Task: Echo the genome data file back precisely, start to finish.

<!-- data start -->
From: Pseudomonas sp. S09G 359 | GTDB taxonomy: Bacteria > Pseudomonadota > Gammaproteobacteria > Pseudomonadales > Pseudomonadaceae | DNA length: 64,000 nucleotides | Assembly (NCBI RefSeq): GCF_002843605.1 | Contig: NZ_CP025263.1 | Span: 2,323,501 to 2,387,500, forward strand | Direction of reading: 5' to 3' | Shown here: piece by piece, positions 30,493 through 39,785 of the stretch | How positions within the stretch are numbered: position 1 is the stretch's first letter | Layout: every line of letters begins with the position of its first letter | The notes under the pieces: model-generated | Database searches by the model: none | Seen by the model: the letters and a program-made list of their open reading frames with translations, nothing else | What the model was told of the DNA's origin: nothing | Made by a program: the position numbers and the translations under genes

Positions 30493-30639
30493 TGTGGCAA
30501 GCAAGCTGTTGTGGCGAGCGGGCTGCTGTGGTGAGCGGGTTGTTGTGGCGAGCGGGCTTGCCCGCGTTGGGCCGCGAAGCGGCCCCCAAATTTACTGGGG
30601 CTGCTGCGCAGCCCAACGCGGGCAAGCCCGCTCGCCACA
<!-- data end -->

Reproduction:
From: Pseudomonas sp. S09G 359 | GTDB taxonomy: Bacteria > Pseudomonadota > Gammaproteobacteria > Pseudomonadales > Pseudomonadaceae | DNA length: 64,000 nucleotides | Assembly (NCBI RefSeq): GCF_002843605.1 | Contig: NZ_CP025263.1 | Span: 2,323,501 to 2,387,500, forward strand | Direction of reading: 5' to 3' | Shown here: piece by piece, positions 30,493 through 39,785 of the stretch | How positions within the stretch are numbered: position 1 is the stretch's first letter | Layout: every line of letters begins with the position of its first letter | The notes under the pieces: model-generated | Database searches by the model: none | Seen by the model: the letters and a program-made list of their open reading frames with translations, nothing else | What the model was told of the DNA's origin: nothing | Made by a program: the position numbers and the translations under genes

Positions 30493-30639
30493 TGTGGCAA
30501 GCAAGCTGTTGTGGCGAGCGGGCTGCTGTGGTGAGCGGGTTGTTGTGGCGAGCGGGCTTGCCCGCGTTGGGCCGCGAAGCGGCCCCCAAATTTACTGGGG
30601 CTGCTGCGCAGCCCAACGCGGGCAAGCCCGCTCGCCACA